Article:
Literature: The Circus of Doctor Lao
The Circus of Doctor Lao is a novella written by newspaperman Charles G. Finney. Published in 1935, it tells the story of a rather unusual circus coming to the town of Abalone, Arizona.It was loosely adapted into a film, 7 Faces of Dr. Lao, in 1964, with Tony Randall starring as the eponymous doctor.
This novel provides examples of:
- Abhorrent Admirer: A sympathetic example; Mrs. Cassin is an older woman whose husband simply left her. Since she lost her looks and charm a long time ago, she has no luck in attracting men.
- Blind Seer: Apollonius of Tyana
- Circus of Fear
- Crappy Carnival: Many think Dr. Lao's circus is one of these, especially with that crazy ad in the newspaper, and the less-than-impressive parade through town.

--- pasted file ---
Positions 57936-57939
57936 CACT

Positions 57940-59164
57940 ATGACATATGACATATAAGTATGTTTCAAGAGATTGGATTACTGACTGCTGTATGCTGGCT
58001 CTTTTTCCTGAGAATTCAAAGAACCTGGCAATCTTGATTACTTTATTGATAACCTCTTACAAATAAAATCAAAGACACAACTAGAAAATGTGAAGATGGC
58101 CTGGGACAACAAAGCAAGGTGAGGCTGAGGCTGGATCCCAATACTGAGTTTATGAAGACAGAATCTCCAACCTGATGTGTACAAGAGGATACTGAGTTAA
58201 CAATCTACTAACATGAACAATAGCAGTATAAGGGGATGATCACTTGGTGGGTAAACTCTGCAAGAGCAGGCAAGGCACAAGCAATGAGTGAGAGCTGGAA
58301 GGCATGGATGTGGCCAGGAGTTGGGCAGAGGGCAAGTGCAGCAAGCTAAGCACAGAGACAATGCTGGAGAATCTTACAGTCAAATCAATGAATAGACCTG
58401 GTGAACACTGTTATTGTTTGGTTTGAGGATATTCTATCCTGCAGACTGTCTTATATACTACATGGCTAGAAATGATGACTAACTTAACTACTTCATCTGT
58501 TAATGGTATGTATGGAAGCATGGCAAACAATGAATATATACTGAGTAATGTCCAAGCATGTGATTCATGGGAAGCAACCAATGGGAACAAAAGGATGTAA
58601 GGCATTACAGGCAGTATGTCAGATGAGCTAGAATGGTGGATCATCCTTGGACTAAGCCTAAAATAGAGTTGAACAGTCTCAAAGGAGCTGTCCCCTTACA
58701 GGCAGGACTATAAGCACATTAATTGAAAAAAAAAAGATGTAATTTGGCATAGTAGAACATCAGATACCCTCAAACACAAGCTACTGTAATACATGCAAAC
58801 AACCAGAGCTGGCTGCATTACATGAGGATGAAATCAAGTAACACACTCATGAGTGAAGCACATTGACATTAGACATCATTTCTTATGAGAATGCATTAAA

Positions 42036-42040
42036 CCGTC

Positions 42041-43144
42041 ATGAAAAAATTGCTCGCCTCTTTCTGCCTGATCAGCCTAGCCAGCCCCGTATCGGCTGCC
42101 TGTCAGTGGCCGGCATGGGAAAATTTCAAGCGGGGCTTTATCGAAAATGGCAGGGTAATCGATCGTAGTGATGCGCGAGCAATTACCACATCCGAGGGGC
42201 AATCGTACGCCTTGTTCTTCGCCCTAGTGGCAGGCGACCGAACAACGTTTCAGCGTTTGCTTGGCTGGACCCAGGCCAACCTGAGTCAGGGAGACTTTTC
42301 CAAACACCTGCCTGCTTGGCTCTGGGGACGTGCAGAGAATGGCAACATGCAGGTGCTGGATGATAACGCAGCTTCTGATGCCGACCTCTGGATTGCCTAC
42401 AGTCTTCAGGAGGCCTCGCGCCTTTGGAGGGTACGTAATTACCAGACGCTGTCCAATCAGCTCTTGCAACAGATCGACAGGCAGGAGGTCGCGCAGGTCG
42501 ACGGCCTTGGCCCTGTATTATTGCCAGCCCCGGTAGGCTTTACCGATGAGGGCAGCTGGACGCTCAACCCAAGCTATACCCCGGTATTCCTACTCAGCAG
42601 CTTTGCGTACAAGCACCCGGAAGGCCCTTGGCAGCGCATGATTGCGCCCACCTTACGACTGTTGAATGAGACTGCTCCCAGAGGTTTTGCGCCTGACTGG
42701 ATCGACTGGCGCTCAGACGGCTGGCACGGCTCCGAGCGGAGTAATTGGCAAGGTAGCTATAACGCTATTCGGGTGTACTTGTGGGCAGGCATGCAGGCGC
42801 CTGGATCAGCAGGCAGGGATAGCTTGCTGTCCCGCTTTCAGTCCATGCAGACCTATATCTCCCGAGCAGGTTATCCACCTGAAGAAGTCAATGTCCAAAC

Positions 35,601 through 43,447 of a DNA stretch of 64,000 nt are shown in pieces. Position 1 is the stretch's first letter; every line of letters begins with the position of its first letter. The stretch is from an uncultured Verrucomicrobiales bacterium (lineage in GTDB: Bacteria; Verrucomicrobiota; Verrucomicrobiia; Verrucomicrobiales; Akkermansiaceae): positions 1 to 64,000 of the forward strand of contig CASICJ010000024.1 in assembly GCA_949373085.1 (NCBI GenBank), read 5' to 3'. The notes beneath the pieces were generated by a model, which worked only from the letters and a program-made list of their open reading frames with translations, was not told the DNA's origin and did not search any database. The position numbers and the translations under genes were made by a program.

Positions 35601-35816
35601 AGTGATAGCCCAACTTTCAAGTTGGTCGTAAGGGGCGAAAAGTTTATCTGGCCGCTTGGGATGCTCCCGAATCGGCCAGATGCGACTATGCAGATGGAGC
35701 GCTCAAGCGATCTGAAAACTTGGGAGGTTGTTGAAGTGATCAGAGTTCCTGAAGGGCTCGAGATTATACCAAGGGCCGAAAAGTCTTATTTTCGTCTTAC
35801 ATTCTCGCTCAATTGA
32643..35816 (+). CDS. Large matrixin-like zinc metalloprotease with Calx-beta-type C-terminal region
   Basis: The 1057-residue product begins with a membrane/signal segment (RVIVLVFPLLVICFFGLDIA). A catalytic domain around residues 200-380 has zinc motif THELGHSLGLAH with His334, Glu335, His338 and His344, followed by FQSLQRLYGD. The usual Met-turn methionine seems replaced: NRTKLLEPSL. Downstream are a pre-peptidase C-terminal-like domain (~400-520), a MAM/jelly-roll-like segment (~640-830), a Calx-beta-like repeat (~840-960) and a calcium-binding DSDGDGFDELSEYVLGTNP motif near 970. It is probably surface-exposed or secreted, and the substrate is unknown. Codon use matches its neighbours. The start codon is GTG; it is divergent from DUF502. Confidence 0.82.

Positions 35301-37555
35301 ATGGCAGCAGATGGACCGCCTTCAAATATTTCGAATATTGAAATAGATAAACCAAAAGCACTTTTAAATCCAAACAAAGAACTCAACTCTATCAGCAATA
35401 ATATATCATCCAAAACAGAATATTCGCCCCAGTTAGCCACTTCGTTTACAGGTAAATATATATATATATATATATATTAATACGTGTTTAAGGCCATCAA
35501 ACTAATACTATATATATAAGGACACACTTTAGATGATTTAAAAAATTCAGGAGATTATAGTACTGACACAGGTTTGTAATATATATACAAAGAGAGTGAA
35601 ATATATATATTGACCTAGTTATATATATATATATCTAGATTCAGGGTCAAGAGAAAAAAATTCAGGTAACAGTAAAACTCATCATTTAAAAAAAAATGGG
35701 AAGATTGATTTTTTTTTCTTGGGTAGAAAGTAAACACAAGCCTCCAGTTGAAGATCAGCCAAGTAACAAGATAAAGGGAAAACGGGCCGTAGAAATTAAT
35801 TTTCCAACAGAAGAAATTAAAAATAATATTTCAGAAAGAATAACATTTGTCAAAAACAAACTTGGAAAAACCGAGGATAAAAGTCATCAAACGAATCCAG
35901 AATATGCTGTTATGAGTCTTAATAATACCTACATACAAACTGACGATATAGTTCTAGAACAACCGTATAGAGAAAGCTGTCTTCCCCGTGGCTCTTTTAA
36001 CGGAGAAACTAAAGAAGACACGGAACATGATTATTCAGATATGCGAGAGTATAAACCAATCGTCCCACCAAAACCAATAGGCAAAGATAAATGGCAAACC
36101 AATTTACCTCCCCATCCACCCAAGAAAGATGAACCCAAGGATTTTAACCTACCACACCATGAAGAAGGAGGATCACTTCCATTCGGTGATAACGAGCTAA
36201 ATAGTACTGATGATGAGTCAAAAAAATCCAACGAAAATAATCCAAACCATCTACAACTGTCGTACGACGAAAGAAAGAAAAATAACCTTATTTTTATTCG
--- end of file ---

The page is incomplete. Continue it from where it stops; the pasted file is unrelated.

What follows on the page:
- Eccentric Townsfolk: The fine folk of Abalone, Arizona.
- Film of the Book: 7 Faces Of Dr. Lao, made in 1964.
- Lampshade Hanging: The appendix includes a section listing several plot-questions the main story never bothers to answer.
- Loads and Loads of Characters: Some of whom are introduced and disposed of in a single sentence.
- Medusa: One of the exhibits.
- Mythical Motifs: Many of the characters are mythical creatures.
- Mysterious Middle Initial: A lot of people in town seem to have "R".
- Not That Kind of Doctor: Like you had to ask.
- Novella: An eight-page introduction, 100 pages of story and then 19 pages of Catalog that includes a lot of additional information.
- Really 700 Years Old: Try seven thousand.
- Running Gag: People arguing about the man/bear/Russian.
- Sadly Mythtaken: Some members of the circus are creatures thought to be found only in myth.
- Taken for Granite: Despite warnings, Kate Lindquist looks at the Gorgon head-on.
- Talking Animal: The snake.
- You No Take Candle: Lao talks like this occasionally, mostly to deflect unwanted questions.